Bowel obstruction occurs when a hernia, tumor, or other foreign body blocks part of the gastrointestinal (GI) tract, preventing normal contents such as food from passing through. Foreign bodies that can cause issues vary from gallstones and impacted feces to abnormal tissue growth and overall twisting or narrowing along the gastrointestinal (GI) tract. Intestinal blockage can be partial or complete, depending on the extent of bowel obstruction, and can happen in individuals at any age, as well as newborns (in which case the condition is called “paralytic ileus” or “pseudo-obstruction.”
Bowel obstruction is caused by mechanical, inflammatory, chemical or structural problems. It also happens as a result of complications after a surgical procedure, after an injury and after contracting certain gastrointestinal (GI) diseases. In children, bacterial infections, viral attacks and food poisoning can also cause bowel obstruction.
In some circles, bowel obstruction is referred to as a stricture. Strictures cause sections of the colon to narrow, making it difficult for waste to pass through. Strictures oftentimes cause disproportion in areas of the colon as content builds up before the stricture and collapses after it. Sometimes, strictures or colon narrowing can also be a description of general narrowing along the entire lower gastrointestinal (GI) tract. Basically, the same causes of bowel obstruction are feasible causes for colon structures, including twisting, post-surgical scars, inflammatory bowel disease and abnormal tissue growths like colon pouches or colon polyps.
Symptoms of Bowel Obstruction
Bowel obstruction symptoms include swelling or distension in the abdominal area. If you have an obstructed bowel, it is also likely that you will experience constipation, diarrhea and vomiting as a result of poor digestion. It is very important to recognize these symptoms early and be seen by a physician as soon as you notice them.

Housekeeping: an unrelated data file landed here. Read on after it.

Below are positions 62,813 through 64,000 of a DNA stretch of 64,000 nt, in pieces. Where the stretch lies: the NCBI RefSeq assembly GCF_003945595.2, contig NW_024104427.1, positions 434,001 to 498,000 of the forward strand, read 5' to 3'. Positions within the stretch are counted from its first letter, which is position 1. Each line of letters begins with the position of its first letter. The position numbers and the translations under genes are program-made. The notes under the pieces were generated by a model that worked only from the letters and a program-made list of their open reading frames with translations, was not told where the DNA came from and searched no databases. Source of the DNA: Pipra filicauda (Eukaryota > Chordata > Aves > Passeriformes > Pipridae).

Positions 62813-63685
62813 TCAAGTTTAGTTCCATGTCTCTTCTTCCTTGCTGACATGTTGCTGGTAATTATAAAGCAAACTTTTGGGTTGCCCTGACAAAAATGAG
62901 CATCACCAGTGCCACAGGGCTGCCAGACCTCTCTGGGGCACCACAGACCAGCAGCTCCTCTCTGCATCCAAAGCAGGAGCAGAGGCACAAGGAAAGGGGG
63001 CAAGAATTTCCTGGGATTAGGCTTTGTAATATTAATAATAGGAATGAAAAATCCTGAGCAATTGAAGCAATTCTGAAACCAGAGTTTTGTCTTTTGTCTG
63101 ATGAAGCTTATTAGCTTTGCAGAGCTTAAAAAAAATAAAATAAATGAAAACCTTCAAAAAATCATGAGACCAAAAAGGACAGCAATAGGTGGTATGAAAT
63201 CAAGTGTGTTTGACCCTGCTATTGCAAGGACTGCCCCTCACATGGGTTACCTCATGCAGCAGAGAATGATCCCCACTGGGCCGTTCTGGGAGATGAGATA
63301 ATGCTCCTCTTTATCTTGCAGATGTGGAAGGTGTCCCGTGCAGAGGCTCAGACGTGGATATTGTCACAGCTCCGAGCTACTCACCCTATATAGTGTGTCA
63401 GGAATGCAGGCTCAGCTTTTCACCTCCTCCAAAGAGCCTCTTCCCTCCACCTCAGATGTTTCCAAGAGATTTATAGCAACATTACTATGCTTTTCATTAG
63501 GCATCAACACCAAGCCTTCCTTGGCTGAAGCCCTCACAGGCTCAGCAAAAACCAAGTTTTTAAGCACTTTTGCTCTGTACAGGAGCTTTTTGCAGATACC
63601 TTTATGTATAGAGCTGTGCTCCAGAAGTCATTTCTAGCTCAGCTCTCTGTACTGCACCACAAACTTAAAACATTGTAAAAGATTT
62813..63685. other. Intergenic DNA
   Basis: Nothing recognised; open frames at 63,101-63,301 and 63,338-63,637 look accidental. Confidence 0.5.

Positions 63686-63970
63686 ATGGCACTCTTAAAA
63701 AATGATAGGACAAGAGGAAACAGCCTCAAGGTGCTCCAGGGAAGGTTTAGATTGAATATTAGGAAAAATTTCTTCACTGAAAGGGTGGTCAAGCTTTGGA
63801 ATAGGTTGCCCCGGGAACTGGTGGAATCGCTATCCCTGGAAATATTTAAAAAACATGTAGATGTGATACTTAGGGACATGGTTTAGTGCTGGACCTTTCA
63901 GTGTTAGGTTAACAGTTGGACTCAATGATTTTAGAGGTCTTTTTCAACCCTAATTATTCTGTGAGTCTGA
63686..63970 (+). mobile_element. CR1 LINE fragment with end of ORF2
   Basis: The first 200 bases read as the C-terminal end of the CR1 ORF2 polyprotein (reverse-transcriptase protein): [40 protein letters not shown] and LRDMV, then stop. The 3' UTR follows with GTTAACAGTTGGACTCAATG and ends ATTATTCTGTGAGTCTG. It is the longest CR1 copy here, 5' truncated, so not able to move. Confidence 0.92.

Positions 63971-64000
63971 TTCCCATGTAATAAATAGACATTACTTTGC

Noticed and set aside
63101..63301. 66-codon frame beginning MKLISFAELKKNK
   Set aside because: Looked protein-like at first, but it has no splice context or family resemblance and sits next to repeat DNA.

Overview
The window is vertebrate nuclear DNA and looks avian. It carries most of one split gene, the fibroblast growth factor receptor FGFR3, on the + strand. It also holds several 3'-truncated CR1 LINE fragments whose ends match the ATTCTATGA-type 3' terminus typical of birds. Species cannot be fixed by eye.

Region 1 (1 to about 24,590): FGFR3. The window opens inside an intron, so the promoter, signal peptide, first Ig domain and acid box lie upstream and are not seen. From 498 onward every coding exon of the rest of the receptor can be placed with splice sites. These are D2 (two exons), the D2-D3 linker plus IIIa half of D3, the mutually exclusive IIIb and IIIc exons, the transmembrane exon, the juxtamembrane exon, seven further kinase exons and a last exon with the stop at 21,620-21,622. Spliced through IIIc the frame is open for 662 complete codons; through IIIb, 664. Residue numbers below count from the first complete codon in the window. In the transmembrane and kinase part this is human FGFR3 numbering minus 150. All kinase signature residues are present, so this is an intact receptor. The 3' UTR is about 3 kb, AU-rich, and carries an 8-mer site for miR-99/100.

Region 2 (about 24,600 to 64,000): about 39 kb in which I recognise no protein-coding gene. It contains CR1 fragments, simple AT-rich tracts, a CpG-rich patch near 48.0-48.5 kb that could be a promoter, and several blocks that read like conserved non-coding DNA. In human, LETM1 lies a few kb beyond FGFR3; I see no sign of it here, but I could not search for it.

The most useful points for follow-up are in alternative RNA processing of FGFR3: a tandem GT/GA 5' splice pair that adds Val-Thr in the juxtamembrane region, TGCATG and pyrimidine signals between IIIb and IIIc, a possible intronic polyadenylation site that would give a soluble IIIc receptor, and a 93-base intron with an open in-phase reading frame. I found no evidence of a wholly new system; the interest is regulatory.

Diagnosis and Treatment of Bowel Obstruction
If there is an object or foreign body blocking your intestines, your doctor may hear abnormal sounds while examining your abdomen with a stethoscope. These high-pitched indicators of mechanical blockages in the GI tract are, unfortunately, only detectable during the early stages of bowel obstruction. The longer the object stays inside and unattended, the noise becomes less and less noticeable, eventually ceasing to make any noise at all. Your doctor can detect bowel obstruction with tests such as Abdominal CT Scan, Abdominal X-Ray, Barium Enema and GI Series.
If left unattended, bowel obstruction can lead to serious health problems, such as imbalances in the body’s chemical makeup, jaundice and tearing along the gastrointestinal (GI) tract issue. Sometimes, an obstruction will restrict blood flow in that area of the body to the point of killing the tissue and causing infection or gangrene. This more severe symptom usually happens in the most extreme cases only. In infants, it may lead to infections in the lungs and blood cells and has also been known to be fatal. If left untreated, bowel obstructions can require surgery to repair, and can lead to death.
Since cases of bowel obstruction vary widely, treatment always depends on the individual person. For example, people with a tumor or a foreign object in their colon might need to undergo surgery to remove it. Regular screenings with your doctor and remaining aware of changes that occur in your body will help prevent bigger health threats or internal injuries. If you are having trouble passing stool or experiencing any other bowel issues, it is possible that you might have blockages in your gastrointestinal tract. Please contact a medical specialist today if you experience swelling or any other bowel obstruction symptom.
Reviewed 12/12/2011 by David M. Nolan, M.D.
Diplomate of the American Board of Internal Medicine, 2011
Currently a Fellow of Gastroenterology, at UCI 2011-2014